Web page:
Recommendations

Here’s some advice for the newspapers (for what it’s worth):

1. Acknowledge and Engage Followers:

While it’s certainly reasonable for any given news organization to tweet links back to its content, that shouldn’t make up the bulk of the tweets.  Twitter offers a unique opportunity to interact one-on-one with readers in a very timely fashion.  The organizations that use Twitter well participate in the online community and acknowledge their customers/constituents – speaking personally to them and sharing what they publish(by re-tweeting “RT-ing” them).

2. Embrace Social Media Conventions:

There’s an interesting phenomenon going on right now where news organizations are worried about re-tweeting content from other users because they fear it is perceived as an “endorsement” of the person (some go so far as to expressly mention in their Twitter descriptions that RTs are not an endorsement).  Be not afraid, journos!  RTs are only sometimes an endorsement, and if some of your readers are too stupid to note the difference – you probably don’t need them anyway.

Pew Newspaper Twitter Use Study - Use of Hashtags

What was particularly shameful was the lack of use of hashtags in tweets.  NPR didn’t use a single hashtag during the entire period they were observed.  That’s shameful.  Hashtags are signposts that allow people (and algorithms) to identify relevant content, and they facilitate discussion around a topic.  They should be a priority for any Twitter user to include whenever the 140 character limit permits.

3. Give Your Social Media Presence a Face:

By this I mean an actual face.  Of a person.  Not a logo, but a person.  Everyone knows that there’s a person behind every social media presence, yet most organizations conduct themselves on social media as though a giant machine is adding copy and triggering the “send” button.  Of the Twitter accounts measured, only five readily identified who was tweeting on behalf of the organization (The Wall Street Journal, The Washington Post, The Arizona Republic, The Daily Caller, and the Toledo Blade).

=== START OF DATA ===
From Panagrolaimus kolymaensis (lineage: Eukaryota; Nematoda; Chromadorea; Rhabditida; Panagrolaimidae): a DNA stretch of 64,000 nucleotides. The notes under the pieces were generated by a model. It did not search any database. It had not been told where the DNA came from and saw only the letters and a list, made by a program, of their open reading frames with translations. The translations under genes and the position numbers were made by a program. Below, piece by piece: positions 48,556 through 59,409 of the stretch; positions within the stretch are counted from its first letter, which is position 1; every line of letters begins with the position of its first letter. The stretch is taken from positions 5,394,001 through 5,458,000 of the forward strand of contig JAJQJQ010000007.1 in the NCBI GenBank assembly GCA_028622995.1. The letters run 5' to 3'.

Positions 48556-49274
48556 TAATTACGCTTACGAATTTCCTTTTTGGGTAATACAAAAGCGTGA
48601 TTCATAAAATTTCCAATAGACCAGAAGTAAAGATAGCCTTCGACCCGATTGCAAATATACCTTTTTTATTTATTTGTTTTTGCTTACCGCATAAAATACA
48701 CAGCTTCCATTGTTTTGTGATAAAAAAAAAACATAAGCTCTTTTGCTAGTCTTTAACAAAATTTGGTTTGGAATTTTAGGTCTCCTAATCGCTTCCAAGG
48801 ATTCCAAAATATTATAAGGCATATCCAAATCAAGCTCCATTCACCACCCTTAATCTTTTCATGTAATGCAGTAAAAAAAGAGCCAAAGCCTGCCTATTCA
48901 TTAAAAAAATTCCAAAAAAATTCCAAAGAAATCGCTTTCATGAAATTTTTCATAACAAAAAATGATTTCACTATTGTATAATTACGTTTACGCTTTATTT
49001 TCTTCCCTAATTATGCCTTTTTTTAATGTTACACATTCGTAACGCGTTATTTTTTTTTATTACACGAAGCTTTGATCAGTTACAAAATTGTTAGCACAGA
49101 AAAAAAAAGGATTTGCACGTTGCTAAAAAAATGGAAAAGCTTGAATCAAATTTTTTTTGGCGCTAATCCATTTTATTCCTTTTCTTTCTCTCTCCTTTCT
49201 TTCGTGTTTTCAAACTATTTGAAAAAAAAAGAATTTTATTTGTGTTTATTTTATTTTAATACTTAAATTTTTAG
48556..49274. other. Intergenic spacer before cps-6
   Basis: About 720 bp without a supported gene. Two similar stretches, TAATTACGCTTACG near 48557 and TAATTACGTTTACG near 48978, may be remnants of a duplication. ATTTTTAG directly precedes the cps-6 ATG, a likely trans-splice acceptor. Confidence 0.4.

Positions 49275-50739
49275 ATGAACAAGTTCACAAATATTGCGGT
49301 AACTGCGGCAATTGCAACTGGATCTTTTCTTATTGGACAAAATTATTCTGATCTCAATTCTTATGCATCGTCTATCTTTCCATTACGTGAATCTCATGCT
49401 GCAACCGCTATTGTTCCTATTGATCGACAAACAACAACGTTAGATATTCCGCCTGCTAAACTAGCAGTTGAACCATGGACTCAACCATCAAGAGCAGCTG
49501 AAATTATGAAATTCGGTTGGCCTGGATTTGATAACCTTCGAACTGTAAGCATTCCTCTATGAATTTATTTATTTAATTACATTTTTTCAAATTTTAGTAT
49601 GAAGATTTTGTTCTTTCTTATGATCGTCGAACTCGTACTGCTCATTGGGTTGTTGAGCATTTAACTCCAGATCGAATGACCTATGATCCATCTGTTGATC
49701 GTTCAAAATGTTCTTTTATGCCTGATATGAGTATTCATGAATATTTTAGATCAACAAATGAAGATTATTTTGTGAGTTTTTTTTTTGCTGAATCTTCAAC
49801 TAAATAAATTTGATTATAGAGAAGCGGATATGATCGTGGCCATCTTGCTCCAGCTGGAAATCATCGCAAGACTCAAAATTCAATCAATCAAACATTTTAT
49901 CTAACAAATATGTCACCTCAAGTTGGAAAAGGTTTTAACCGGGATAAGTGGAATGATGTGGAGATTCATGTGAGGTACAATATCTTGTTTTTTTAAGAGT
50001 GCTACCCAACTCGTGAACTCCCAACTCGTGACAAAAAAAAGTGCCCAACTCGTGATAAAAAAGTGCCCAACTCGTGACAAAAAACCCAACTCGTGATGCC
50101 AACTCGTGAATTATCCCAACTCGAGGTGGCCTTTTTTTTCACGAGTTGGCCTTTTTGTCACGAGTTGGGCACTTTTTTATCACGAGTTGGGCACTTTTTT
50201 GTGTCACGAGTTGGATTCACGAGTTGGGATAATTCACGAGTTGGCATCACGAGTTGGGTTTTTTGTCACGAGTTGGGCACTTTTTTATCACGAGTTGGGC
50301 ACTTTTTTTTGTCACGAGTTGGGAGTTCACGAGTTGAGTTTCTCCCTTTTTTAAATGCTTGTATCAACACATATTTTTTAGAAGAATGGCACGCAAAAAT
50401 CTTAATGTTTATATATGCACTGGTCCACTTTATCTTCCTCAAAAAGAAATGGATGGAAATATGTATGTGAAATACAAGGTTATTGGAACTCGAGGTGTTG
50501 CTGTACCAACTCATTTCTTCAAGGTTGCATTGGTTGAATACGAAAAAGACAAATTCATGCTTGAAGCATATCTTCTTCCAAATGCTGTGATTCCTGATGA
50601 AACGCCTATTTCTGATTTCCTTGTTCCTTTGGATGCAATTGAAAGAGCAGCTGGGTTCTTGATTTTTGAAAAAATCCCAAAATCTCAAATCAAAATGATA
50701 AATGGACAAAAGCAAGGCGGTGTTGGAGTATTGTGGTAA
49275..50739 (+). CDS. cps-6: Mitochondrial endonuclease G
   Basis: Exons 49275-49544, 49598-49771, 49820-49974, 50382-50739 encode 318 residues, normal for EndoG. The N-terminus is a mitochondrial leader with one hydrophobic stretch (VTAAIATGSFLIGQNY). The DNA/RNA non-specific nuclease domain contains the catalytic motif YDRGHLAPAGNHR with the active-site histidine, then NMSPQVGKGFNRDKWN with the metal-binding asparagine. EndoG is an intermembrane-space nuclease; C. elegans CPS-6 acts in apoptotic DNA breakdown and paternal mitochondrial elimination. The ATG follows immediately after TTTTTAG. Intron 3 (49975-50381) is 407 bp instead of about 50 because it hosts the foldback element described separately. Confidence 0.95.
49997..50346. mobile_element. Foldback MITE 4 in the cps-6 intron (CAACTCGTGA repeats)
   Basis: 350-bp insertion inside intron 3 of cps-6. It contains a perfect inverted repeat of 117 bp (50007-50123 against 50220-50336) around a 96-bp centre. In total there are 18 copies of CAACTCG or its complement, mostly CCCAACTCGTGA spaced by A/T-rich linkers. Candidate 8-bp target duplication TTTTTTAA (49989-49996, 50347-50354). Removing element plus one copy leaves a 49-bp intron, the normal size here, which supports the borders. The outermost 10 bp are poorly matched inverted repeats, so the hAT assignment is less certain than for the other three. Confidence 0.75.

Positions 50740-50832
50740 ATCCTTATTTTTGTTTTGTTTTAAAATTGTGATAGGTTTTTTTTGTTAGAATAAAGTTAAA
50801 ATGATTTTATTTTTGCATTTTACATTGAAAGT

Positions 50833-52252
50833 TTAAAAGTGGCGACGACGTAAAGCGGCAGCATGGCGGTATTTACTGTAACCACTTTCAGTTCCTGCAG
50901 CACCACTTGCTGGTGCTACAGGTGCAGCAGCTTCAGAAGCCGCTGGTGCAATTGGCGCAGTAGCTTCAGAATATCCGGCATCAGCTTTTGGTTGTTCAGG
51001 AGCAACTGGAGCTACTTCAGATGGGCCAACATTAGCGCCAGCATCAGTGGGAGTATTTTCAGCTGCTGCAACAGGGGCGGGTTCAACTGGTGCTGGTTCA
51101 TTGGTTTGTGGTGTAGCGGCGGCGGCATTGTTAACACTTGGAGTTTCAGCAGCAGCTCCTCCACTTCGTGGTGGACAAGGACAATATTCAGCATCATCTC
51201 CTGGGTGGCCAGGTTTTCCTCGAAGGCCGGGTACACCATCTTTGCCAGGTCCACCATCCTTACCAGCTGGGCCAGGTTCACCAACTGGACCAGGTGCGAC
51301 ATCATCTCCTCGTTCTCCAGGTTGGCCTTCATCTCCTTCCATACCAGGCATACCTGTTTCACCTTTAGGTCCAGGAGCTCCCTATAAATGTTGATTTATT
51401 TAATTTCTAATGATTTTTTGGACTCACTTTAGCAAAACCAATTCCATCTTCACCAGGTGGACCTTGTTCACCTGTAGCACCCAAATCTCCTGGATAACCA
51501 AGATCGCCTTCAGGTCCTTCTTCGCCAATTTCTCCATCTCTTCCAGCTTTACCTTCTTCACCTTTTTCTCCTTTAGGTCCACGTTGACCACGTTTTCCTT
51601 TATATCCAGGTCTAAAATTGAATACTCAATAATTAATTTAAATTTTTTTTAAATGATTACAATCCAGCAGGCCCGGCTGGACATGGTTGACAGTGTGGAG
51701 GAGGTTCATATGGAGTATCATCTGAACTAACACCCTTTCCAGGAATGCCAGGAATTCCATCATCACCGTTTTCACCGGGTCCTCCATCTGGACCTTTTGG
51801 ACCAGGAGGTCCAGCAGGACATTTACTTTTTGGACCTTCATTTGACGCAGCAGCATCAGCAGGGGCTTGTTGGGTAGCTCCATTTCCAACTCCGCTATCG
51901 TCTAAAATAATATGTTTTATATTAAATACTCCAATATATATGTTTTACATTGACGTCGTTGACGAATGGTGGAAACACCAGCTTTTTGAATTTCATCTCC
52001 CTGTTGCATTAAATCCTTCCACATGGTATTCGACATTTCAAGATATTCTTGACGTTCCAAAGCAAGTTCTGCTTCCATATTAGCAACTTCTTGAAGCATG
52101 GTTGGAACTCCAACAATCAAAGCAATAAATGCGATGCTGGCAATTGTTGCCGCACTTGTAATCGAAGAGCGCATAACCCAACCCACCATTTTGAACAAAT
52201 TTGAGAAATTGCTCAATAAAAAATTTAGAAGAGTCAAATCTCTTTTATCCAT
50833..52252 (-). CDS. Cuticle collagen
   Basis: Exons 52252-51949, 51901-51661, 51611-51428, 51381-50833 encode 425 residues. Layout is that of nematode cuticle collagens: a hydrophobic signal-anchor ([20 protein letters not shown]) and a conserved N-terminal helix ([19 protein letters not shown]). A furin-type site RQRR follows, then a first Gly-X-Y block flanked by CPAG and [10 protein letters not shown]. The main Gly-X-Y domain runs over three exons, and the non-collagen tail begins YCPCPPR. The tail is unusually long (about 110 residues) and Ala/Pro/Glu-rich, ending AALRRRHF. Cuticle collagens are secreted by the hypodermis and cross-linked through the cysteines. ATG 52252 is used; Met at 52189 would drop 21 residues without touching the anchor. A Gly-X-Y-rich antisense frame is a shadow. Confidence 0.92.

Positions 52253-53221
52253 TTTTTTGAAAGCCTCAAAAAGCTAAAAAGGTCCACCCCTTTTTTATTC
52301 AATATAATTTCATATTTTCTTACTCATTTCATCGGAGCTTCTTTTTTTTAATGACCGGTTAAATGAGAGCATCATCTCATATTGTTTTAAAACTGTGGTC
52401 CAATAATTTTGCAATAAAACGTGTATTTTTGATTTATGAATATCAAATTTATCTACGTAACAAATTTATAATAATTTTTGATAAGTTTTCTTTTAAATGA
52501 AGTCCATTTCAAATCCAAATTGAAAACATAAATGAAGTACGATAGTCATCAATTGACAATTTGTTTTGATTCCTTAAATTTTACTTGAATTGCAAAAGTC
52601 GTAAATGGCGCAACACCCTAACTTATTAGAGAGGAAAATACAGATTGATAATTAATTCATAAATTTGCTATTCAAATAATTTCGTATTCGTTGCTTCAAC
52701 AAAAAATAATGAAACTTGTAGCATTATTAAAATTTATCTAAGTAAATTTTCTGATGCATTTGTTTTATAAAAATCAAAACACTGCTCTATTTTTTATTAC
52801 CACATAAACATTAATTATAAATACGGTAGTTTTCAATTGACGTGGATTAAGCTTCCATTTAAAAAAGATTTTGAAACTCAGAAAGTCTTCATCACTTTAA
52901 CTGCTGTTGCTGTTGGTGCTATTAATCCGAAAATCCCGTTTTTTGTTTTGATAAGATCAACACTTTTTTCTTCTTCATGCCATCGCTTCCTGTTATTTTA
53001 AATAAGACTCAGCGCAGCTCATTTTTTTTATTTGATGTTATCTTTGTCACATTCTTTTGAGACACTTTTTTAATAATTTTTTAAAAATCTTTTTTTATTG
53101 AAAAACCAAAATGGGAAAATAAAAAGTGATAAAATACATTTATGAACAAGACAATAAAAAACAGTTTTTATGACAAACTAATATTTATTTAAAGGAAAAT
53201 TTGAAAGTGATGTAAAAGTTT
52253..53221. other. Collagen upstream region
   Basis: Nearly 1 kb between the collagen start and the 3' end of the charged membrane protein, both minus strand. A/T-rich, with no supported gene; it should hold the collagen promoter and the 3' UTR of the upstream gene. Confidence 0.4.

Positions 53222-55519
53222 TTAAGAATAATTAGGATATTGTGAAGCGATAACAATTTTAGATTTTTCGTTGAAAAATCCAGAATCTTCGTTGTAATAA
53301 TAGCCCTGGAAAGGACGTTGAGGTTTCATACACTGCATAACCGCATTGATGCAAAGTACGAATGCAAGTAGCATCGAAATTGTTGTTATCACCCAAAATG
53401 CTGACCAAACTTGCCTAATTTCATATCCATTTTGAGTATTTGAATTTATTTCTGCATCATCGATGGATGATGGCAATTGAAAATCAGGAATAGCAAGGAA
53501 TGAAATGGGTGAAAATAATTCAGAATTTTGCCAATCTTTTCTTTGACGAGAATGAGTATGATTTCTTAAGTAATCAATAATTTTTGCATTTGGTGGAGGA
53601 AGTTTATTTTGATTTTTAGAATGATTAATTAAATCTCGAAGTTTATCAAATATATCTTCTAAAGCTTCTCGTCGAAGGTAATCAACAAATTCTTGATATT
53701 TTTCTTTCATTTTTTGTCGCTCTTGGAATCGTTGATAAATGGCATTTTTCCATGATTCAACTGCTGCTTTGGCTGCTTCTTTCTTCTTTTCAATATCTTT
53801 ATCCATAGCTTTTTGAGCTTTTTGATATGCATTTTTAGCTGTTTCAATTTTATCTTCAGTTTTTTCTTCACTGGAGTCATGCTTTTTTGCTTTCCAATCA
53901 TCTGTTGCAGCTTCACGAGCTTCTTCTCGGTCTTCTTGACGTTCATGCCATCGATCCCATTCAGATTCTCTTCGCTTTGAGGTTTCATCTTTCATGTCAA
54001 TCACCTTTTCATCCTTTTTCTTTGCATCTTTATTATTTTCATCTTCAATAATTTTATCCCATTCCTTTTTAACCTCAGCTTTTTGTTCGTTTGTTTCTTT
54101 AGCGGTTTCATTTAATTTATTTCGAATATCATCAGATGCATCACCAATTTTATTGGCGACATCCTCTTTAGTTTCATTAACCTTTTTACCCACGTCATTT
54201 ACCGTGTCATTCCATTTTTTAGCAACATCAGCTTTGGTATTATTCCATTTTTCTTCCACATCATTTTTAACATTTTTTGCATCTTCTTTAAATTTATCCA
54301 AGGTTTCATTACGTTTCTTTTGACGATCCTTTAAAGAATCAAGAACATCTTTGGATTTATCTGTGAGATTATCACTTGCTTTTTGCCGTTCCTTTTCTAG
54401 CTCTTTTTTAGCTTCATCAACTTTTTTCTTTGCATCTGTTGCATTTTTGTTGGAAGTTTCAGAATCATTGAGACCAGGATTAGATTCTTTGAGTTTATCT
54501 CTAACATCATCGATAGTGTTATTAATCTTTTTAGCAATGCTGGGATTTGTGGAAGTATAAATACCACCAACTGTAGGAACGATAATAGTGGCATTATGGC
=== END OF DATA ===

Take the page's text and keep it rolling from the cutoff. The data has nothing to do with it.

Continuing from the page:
4. Learn From Your Reporters:

In my experience, I’ve found journalists are frequently adept at using social media – Twitter in particular.  They’re personal, timely, and engaging.  They get social media conventions, and they’re not afraid to participate (even using Twitter to gather news and find interview subjects).  That’s one of the reasons why #JournChat (a weekly dialog involving reporters and public relations pros) is my favorite Tweet Chat

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A Case Study in the Declining Editorial Filter of the Mainstream Media

October 3, 2011 Leave a comment

People fond of a more traditional, fundamentalist definition of journalism are frequently critical of the idea of citizen journalism.  The criticism usually centers on the lack of editorial oversight in the content that is produced.  The “news,” they argue, is better and we should all bemoan the rise of citizen journalism and citizen reporting because there’s “no oversight” and that means more misinformation and a more poorly-informed public.

I’m an advocate for citizen journalism.  I think it can be every bit as good as traditional journalism if the right conditions are present.  I would also argue that the public can retroactively apply an editorial filter of its own to proof and vet content.  It’s just a matter of flipping the timing of the model. Read more…

CNN’s Craig Newmark Ambush a Great Example of Continuing Shift in PR/Journo Dynamic

August 30, 2010 Leave a comment

Journalists chastise public relations professionals for their lack of professionalism.  It’s not unwarranted; there are a lot of infantile, lazy, selfish, two-faced, disrespectful PR people running around.  Believe me, I know.

That lack of professionalism is a two-way street, though, and if it’s illegitimate for PR flaks to hide behind the demands of their clients – it’s also illegitimate for journalists to hide behind the demands of their editors or ad sales departments.  If we have to own all the crappy PR people – you have to own all of the crappy journalists.  Fair’s fair.